But this will only be possible with public awareness and support. The foundation is too small to fund the entire $5 million development process. After proof of concept (confirming that Vasalgel works and is safe), the foundation hopes to turn the project over to a dynamic new nonprofit called WomanCare Global, which specializes in finishing development on reproductive health products and getting them to market. WomanCare Global recently scored a coup by negotiating a public sector price that will make nonsurgical female sterilization affordable to women outside the U.S. for the first time. The key variable, though, is whether WomanCare Global has enough funding in a year or two, despite the economic downturn, to be able to take on this new project. We are hopeful that current large-foundation funders will stick with WomanCare Global, and that new angel funders will appear who care enough about Vasalgel to specifically fund its development.

Want RISUG/Vasalgel?

If you live outside of India and wish to voice support for Vasalgel development in your country, complete our short, no-spam survey/petition.

To become an angel investor for the development and introduction of RISUG in the United States, contact the Parsemus Foundation.

If you live in India, are healthy, between the ages of 25-40 and have two or more children,
you may already be able to get RISUG in one of the following cities:

1) L.N.J.P. Hospital, Dr. H.C. Das

2) India Institute of Medical Sciences, Dr. V. Seenu
Udhampur District Hospital
Jaipur University of Rajasthan, SMS Medical College, Drs. N.K. Lohiya, T.C. Sadasukhi
Ludhiana Medical College, Drs. B. Shah
Kharagpur Government Hospital, Dr. B. Sahoo
Gauhati Gauhati Medical College Hospital, Dr. Iliyas
Hyderabad Nizam Institute of Medical Sciences


Next section: Heat Methods of Male Contraception


More photos

RISUG/Vasalgel Surgical team

A small amount of RISUG can provide
years of contraception.

Prof. Guha consults with the surgical team.


Recovering sperm Sperm treated with RISUG

Untreated sperm head.


Sperm head after RISUG treatment.


Dr. Koel Chaudhury Dr. Shivani Sharma

Koel Chaudhury (a postdoctoral fellow at the time) presenting
RISUG at the 2004 Future of Male Contraception conference
in Seattle. Dr. Chaudhury is now a professor at IIT Kharagpur.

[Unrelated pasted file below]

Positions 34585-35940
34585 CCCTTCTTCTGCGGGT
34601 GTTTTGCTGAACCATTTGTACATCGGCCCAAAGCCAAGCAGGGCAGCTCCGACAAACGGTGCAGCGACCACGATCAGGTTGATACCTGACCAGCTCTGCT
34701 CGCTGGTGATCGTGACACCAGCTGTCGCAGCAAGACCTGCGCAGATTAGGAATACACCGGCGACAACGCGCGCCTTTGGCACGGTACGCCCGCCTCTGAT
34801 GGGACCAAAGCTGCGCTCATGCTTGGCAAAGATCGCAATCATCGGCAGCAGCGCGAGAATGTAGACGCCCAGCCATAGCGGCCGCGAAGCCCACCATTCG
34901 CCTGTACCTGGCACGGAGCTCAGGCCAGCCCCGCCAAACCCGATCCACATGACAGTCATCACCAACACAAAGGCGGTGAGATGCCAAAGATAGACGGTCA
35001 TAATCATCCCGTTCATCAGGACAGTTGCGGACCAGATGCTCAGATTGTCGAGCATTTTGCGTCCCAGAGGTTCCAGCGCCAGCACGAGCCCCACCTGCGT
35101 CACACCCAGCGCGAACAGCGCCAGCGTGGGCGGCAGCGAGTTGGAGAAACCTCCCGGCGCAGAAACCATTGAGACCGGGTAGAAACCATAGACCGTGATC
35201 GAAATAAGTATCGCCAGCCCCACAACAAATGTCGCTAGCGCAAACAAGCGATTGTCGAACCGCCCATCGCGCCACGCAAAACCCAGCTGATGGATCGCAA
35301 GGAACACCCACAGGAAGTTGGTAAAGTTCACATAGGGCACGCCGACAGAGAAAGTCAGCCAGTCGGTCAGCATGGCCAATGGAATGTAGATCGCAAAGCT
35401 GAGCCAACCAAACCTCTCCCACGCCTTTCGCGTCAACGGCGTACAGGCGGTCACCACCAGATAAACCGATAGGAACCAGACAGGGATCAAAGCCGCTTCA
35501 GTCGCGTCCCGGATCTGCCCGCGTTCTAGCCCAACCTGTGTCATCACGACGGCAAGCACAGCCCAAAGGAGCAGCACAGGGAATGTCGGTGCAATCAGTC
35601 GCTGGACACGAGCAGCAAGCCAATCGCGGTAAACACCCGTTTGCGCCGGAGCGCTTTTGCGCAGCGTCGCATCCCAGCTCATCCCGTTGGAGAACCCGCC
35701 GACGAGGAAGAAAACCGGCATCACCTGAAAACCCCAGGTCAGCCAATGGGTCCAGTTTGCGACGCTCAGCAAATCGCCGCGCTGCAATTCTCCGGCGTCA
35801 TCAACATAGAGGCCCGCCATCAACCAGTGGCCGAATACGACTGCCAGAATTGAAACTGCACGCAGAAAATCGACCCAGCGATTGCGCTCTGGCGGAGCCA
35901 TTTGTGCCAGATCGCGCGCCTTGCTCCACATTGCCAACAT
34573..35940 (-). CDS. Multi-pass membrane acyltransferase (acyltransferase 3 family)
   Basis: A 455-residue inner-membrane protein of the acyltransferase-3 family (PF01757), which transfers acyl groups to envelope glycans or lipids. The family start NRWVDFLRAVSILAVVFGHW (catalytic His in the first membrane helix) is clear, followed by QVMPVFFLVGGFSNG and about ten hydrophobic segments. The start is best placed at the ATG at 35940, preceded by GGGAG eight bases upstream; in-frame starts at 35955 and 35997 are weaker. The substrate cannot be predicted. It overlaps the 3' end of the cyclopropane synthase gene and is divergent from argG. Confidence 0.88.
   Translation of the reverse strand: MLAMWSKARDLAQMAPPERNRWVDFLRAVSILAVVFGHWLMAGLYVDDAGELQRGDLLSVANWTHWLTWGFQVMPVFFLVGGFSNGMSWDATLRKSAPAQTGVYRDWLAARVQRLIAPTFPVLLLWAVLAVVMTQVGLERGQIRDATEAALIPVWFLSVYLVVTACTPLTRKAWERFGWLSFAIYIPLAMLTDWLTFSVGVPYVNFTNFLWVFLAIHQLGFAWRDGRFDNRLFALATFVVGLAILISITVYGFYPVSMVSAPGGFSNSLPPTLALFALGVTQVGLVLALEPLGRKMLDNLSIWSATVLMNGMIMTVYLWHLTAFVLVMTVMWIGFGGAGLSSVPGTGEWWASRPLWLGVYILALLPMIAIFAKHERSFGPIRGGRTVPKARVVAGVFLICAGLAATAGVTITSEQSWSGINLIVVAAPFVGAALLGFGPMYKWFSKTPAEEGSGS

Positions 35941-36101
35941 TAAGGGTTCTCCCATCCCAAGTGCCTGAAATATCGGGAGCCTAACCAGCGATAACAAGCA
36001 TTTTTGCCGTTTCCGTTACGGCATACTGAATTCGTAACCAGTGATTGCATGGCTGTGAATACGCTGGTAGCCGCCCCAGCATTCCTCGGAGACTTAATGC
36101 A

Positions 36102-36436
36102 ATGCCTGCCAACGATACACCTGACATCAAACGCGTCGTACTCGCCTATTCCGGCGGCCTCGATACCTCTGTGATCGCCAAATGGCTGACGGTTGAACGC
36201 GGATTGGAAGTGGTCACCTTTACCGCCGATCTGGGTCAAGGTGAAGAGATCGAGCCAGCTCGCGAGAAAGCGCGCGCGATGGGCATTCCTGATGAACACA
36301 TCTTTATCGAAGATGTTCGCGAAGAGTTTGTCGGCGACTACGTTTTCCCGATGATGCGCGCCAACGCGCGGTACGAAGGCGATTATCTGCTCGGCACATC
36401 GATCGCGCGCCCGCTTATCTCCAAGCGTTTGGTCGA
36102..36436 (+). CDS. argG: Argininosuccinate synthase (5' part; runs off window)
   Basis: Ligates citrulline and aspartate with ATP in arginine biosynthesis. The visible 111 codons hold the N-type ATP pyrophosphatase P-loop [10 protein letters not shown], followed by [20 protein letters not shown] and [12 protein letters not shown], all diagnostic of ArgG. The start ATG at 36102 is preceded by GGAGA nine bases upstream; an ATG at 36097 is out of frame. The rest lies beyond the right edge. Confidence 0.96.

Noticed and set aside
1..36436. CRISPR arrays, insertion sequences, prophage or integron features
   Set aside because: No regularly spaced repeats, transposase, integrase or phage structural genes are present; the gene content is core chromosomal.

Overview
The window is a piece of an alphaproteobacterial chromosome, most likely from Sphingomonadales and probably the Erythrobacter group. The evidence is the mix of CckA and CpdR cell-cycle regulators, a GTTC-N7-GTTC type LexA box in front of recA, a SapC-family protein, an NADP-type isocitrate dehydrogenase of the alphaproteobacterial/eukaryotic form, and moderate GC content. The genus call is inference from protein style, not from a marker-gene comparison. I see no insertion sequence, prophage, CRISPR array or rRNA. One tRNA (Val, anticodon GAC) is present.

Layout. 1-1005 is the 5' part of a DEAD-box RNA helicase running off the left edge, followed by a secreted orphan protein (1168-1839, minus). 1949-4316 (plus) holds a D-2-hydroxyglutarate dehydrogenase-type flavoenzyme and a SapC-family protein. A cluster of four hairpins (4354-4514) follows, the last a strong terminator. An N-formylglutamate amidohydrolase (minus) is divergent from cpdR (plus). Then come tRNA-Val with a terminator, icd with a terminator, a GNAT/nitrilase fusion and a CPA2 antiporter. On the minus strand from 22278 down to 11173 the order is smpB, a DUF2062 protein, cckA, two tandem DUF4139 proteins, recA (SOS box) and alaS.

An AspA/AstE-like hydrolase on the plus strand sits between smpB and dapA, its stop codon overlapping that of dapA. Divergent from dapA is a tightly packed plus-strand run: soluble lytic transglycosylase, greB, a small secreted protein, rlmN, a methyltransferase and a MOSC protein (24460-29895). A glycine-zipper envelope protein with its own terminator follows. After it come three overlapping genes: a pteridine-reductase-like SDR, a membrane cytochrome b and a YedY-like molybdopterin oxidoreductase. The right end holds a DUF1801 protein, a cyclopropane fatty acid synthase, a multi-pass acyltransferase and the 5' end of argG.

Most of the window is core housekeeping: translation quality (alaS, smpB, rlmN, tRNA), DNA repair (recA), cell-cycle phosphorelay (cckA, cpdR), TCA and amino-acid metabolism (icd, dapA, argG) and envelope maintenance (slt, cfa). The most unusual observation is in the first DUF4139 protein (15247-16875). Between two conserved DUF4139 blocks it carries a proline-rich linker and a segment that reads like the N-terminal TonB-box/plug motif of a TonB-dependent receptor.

Graduate student Shivani Sharma presenting RISUG at the 2004
Future of Male Contraception conference. Dr. Sharma works in
atomic force microscopy imaging and is now at UCLA.


Dr. R.S. Sharma Team at Kharagpur

Dr. R.S. Sharma is in charge of RISUG clinical
trials for the Indian Council of Medical Research.


RISUG team members Sumana Das, Sohini Roy, and
Vandana Chauhan on the IIT Kharagpur campus.


Ms. Sumana Das Dr. Guha signs license

Doctoral student Sumana Das examines syringe prototypes. Her
research focuses on new applications of RISUG: coating the drug
over Copper T IUDs by vacuum plasma (argon) to create an IUD
with antimicrobial properties.


Prof. Guha signs the licensing agreement that will allow
RISUG to be developed outside India.



Team at Quality Control facility Mr. Pradheep Jha

RISUG team members Sumana Das, Sohini Roy, and Pradheep
Jha with Prof. Guha outside the quality control facility.


Pradheep K. Jha works on documentation, experiment
design, dosimetry, and quality control.


Ms. Rakhi Jha Ms. Roy & Chauhan

RISUG team member Rakhi Jha has a biology background and
focuses on modified RISUG ("Smart RISUG") for use in females,
in addition to helping with manufacturing and quality control.


Sohini Roy (L) and Vandana Chauhan (R) present new applications
of RISUG at the 2010 Alliance for Contraception in Cats and Dogs
4th International Symposium.


Ms. Chauhan Ms. Roy

Doctoral student Vandana Chauhan's work on prostate cancer
prevention and nano-particle drug action has been accepted
by the Journal of Adhesion Science and Technology.


Sohini Roy has worked on material processing and on evaluation
of antimicrobial properties of the drug, and is now testing a
modified version of RISUG for transcervical use.


Mr. Banerjee Ms. Roy & Mr. Kumar

Doctoral student Shubhadeep Banerjee studies drug-membrane
SMA copolymer interactions, using model membrane systems.


Doctoral students Sunil Kumar and Sohini Roy helped set up
the new lab when Prof. Guha moved to IIT Kharagpur.